Hence despite the country being ready for branding, politics is not. At the government level, there is no serious move for branding. There is an acceptance for image building at government circles that can be loosely interpreted as branding that the private sector is trying to achieve but even in image building, the government is talking more and doing less. In such talks and weak efforts at image building, clichés have dominated the thinking of the government and still does to create a positive image of Bangladesh internationally without much success.
The clichés that have dominated the psyche of all governments, including the present one, have been Bangladesh’s beauty; its longest natural beach in the world; its glorious war of liberation; and its sacrifices for language; etc. While these factors are useful for domestic consumption; these have little saleable value internationally. For instance, the love of our poets in the country’s beauty notwithstanding, such beauty is average in comparison to natural sites in other countries. Our longest beach may be a geographical fact but shorter beaches round the world attract much more tourists. Our contribution for language has won UNESCO recognition but again does not many takers abroad.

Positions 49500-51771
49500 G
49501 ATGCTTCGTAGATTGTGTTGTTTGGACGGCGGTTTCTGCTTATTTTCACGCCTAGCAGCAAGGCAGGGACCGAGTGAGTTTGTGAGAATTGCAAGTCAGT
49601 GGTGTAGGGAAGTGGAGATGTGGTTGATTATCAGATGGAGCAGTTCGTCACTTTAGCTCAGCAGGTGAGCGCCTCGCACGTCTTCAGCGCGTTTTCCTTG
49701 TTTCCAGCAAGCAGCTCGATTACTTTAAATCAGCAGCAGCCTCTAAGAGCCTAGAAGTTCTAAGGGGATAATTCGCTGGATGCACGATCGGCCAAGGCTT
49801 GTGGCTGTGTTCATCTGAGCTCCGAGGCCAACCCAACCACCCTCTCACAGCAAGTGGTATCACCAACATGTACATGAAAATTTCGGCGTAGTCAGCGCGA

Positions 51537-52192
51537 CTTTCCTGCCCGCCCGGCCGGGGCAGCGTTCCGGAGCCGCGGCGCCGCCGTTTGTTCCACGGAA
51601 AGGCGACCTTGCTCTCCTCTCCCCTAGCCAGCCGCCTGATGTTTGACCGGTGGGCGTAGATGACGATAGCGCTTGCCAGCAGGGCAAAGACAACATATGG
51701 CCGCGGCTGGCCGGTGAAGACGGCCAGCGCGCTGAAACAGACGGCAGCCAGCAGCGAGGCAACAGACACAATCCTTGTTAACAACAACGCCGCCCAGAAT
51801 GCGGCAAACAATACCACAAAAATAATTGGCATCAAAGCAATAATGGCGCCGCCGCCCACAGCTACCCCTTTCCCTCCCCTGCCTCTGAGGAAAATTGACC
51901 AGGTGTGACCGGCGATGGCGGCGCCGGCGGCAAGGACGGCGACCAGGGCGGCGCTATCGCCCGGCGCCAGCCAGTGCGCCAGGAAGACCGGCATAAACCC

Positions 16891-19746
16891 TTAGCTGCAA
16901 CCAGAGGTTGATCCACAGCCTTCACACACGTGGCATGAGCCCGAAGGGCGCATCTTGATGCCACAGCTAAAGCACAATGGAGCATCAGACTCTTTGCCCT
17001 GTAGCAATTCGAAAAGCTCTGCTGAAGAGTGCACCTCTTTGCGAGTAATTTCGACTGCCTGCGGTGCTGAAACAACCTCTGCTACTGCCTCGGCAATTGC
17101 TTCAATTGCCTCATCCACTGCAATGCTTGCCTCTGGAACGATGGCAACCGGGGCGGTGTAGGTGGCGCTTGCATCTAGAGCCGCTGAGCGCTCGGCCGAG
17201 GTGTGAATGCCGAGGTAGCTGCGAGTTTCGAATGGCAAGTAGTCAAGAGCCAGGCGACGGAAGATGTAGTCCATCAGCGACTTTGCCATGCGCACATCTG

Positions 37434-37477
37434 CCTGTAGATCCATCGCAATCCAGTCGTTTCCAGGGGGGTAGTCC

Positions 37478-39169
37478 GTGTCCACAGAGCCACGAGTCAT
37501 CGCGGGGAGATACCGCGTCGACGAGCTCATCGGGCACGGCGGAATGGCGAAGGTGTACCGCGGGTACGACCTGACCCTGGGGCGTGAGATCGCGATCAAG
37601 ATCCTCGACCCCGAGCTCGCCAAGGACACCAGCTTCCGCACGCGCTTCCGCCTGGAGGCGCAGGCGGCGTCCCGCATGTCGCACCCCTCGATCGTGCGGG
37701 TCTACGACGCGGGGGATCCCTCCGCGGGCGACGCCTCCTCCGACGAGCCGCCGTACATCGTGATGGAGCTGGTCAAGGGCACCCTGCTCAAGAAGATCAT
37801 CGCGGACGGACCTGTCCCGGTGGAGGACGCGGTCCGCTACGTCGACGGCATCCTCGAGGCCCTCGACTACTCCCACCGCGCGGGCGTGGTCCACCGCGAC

There may however be many takers if Bangladesh looked for image building materials elsewhere. As an Ambassador of Japan, one of the proudest moments for me was when I was listening to songs of Farida Parveen who was invited as a guest by Japan Foundation to mark the 30th year of establishment of Bangladesh-Japan diplomatic ties. She sang Lalon songs to the accompaniment of flute by a person whose name I cannot remember now except the fact that he was a world class flutist. Her songs were translated into Japanese. The audience listened to the songs in rapt attention. Afterwards when I spoke with some of the audience, I could feel the rendition had touched their hearts because Japanese people have great depth in the themes that Lalon’s songs uphold. We seldom if ever make attempts project such treasures abroad and tend to think such efforts are a waste of public money. Instead we prefer to give our poets free ride with the Prime Minister on her foreign trips and when they “choose” to travel in economy class instead of business, our media eulogizes them for their concern for public money! If Farida Parveen and Lalon songs are used for branding and image building Bangladesh in Japan, then we could just not reach the Japanese purse but their hearts, keeping in mind Japan’s Buddhist traditions went from Bangladesh through Atish Dipanker over a thousand years ago.
We miss out on the richness of our history and civilization too eager to dwell on the present where controversy raised by the two mainstream parties have not allowed us to benefit from the sacrifices our people made in 1971 that has few parallels in history. In the process, we have not been able to project that our history is as ancient and as glorious as of next door India that has branded itself successfully as decedents of a civilization that has been unbroken for many millenniums.